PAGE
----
MIT course "Security of computer systems". Lecture 11: "Ur / Web programming language", part 3
Massachusetts Institute of Technology. Lecture course # 6.858. "Security of computer systems." Nikolai Zeldovich, James Mykens. year 2014
Computer Systems Security is a course on the development and implementation of secure computer systems. Lectures cover threat models, attacks that compromise security, and security methods based on the latest scientific work. Topics include operating system (OS) security, capabilities, information flow control, language security, network protocols, hardware protection and security in web applications.
Lecture 1: “Introduction: threat models” Part 1 / Part 2 / Part 3
Lecture 2: “Control of hacker attacks” Part 1 / Part 2 / Part 3
Lecture 3: “Buffer overflow: exploits and protection” Part 1 /Part 2 / Part 3
Lecture 4: “Privilege Separation” Part 1 / Part 2 / Part 3
Lecture 5: “Where Security System Errors Come From” Part 1 / Part 2
Lecture 6: “Capabilities” Part 1 / Part 2 / Part 3
Lecture 7: “Native Client Sandbox” Part 1 / Part 2 / Part 3
Lecture 8: “Network Security Model” Part 1 / Part 2 / Part 3
Lecture 9: “Web Application Security” Part 1 / Part 2/ Part 3
Lecture 10: “Symbolic execution” Part 1 / Part 2 / Part 3
Lecture 11: “Ur / Web programming language” Part 1 / Part 2 / Part 3
The last thing we need to do and what will be very instructive is to change this code, specifying the room module there, and then try to access the room table, as in the previous example. This option is not allowed, because this is not allowed.
It would be like being able to read and write private class fields in Java. And indeed, we get a fairly simple message, basically saying that we have here an unlinked variable, an unknown expression for the room parameter.
We could mention this add-on module, which we created just for fun.
But then it will be different tables. We can easily access it. Therefore, I will break it into two parts, we will start by simply calling the room method, and then doing a slightly different thing to read its elements.
Let's display a list of results, and not vice versa, this is roughly equivalent to how the program worked before, except for using different types of data. Let's see what happens. We now return to our chat in room 1 and enter any messages into the line. You can see that all of them are displayed without errors.
So now we have this encapsulation, so you can think of the structure of this room as a library, but you don’t need to worry about it.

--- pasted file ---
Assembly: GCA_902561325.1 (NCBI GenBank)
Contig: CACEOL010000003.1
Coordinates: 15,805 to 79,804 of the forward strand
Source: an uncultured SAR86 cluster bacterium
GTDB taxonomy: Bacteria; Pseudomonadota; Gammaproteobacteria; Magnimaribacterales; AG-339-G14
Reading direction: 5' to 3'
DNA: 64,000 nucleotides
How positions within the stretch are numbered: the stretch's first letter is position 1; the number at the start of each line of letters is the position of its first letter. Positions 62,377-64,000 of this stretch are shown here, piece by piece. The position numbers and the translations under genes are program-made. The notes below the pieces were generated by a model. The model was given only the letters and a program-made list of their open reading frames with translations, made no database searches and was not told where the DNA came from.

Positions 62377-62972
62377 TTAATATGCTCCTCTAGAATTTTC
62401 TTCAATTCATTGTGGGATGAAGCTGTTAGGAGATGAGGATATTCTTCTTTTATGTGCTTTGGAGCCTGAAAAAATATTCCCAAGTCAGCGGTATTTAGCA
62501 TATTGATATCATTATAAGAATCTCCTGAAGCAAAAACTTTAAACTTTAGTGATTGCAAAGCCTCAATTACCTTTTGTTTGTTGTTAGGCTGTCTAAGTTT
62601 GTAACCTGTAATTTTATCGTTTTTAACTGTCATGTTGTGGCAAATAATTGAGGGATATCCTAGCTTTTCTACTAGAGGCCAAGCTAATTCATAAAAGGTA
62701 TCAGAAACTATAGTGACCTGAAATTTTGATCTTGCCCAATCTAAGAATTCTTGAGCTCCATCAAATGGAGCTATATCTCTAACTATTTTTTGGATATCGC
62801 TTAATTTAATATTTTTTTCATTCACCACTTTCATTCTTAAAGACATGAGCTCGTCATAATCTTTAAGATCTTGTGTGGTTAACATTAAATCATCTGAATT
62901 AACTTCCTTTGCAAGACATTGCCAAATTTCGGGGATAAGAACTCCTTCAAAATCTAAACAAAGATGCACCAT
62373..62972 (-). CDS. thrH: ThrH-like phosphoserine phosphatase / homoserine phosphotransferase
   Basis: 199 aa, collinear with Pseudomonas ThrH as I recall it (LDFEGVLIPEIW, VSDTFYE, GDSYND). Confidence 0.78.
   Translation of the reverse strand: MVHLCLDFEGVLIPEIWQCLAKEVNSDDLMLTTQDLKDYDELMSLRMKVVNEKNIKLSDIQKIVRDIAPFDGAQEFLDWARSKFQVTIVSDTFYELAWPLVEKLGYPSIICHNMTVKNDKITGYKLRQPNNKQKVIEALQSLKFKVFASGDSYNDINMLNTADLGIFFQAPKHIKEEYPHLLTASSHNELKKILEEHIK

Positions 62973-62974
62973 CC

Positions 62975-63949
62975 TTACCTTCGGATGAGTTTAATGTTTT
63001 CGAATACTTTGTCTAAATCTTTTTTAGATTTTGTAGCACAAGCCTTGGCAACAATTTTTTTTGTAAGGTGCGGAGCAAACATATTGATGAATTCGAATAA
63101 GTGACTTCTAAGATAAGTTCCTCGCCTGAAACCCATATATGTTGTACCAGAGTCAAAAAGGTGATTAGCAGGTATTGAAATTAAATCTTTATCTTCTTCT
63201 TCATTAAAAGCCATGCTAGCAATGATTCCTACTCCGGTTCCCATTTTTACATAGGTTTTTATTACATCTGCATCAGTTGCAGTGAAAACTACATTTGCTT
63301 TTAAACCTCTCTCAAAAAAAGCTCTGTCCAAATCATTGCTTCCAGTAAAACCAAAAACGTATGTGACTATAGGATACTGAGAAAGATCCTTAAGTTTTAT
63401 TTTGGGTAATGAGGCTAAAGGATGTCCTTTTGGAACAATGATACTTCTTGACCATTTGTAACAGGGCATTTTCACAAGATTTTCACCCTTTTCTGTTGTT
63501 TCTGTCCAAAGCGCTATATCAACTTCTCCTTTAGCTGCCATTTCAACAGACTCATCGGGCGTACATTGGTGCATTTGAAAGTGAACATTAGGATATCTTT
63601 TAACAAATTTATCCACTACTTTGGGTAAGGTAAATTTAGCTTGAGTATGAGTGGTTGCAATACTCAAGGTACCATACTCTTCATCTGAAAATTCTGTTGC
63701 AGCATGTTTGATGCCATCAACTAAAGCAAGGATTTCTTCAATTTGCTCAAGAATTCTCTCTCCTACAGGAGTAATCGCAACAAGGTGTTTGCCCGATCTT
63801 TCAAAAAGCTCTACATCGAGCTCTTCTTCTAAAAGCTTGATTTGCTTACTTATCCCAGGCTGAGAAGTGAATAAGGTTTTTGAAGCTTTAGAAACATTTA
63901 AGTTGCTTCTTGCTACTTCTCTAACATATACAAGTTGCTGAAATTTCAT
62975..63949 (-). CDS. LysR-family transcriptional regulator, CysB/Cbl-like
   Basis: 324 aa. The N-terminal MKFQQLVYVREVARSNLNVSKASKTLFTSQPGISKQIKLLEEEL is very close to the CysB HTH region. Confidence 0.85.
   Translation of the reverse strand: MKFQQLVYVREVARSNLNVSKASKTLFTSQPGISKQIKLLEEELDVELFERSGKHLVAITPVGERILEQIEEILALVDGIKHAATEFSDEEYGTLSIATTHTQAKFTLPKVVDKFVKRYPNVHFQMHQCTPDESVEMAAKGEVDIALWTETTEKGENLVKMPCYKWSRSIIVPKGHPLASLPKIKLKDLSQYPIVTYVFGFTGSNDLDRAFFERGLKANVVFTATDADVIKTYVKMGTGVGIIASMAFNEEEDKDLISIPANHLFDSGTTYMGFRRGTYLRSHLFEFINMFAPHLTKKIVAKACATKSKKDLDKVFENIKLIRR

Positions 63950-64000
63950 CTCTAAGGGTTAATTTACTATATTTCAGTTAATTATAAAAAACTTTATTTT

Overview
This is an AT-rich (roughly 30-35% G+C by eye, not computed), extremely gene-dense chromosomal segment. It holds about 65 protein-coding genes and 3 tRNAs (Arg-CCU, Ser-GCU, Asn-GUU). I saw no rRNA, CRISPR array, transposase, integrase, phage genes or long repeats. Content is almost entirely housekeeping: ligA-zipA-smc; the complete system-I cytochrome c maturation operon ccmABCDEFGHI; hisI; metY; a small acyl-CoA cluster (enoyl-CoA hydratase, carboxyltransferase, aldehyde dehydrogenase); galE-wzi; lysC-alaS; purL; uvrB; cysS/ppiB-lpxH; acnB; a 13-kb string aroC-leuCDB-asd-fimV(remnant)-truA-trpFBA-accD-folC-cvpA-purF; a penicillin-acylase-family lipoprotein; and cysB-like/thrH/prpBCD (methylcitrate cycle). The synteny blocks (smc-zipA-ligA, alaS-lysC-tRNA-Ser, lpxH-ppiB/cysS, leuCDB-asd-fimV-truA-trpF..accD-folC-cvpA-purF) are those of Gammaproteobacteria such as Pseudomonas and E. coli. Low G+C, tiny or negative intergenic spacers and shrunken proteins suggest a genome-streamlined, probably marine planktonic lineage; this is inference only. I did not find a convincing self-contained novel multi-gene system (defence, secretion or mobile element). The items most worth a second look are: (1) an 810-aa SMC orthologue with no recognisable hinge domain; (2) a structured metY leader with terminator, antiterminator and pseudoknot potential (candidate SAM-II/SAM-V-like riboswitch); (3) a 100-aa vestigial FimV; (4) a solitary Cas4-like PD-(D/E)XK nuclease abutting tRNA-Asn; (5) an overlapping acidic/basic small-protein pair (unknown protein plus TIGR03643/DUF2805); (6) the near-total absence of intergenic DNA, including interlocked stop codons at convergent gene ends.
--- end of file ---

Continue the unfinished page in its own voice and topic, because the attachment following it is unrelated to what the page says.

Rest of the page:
There are different places that can damage the internal invariance of the system. Maybe you want to, after the message is added, it would never disappear. All this is in magazines. This structure provides such properties independently of other code, such as the one on which the chat room module is written.
Student: so you changed the definition of a room, what happens to the database table in this case?
Professor: you will have to manually run the alter table command if you want to save the old data. But when the application starts, it queries the system database directory and checks that the schema still meets expectations. Then you get a static error. Hope this gives you a hint on what you need to change in the database.
Student: but it will not automatically delete the database or something like that?
Professor: I hope not. I don't think the compiler should do this. You can imagine setting up a compiler to understand the evolution of a database. I think you need to write the alter table commands to run, because the compiler is not doing this right now.
Let's now talk about cross-site request forgery and its prevention. In fact, before we do this, let's look at the code on this page. We have the traditional HTML form that is generated here. And, of course, there is no protection against cross-site requests forgery, and I think this is good. Because, as I understand it, the problem of counterfeit cross-site requests is in an implicit context, which is sent by the application with each request.
Suppose there is some intruder who does not know your implicit context. Let's say your password is stored in a cookie, for a very simple example. And when an attacker deceives you when clicking on a link to an application he needs, the browser automatically sends an implicit context and forces the application to do what the attacker could not do directly.